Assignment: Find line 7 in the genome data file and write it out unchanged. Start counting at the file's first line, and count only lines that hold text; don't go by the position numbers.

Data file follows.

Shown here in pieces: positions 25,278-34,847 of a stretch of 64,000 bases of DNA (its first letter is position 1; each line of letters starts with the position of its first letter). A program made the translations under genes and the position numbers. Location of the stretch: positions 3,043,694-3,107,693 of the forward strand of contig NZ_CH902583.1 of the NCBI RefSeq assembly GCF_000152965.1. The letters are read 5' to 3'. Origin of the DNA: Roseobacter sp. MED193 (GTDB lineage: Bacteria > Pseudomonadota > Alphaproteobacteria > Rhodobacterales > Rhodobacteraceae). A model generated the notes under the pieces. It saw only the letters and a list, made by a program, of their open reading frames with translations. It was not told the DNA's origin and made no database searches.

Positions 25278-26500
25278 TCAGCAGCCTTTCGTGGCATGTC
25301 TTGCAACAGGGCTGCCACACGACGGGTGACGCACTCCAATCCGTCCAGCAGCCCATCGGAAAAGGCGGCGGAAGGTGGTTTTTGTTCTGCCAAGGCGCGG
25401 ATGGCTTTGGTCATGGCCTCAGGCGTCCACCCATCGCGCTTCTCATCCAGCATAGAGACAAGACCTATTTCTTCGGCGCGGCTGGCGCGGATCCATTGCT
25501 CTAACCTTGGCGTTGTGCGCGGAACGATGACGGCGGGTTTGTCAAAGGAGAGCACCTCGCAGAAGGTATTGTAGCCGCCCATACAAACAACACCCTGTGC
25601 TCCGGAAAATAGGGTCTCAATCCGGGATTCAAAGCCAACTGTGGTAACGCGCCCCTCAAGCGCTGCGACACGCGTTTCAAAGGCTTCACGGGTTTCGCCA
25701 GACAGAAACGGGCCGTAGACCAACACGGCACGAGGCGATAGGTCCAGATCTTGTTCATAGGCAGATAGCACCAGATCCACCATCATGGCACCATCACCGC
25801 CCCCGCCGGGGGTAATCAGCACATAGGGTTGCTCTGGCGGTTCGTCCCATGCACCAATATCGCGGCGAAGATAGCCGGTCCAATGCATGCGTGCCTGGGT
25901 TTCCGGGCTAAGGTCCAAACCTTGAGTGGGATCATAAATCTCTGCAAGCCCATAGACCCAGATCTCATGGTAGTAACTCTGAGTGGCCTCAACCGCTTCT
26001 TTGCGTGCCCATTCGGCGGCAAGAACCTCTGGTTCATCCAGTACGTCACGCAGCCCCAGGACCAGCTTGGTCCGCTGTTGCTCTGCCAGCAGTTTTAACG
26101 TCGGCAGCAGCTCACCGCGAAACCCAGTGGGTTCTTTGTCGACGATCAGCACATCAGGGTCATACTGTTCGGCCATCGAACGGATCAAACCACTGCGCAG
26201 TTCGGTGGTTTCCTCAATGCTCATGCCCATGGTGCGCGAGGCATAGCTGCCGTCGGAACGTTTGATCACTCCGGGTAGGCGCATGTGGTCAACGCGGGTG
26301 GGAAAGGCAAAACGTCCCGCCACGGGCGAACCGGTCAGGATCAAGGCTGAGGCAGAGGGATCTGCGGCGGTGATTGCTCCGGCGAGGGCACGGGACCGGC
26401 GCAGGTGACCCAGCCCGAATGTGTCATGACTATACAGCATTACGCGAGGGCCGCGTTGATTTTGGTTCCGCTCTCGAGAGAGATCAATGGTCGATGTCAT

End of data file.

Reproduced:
25601 TCCGGAAAATAGGGTCTCAATCCGGGATTCAAAGCCAACTGTGGTAACGCGCCCCTCAAGCGCTGCGACACGCGTTTCAAAGGCTTCACGGGTTTCGCCA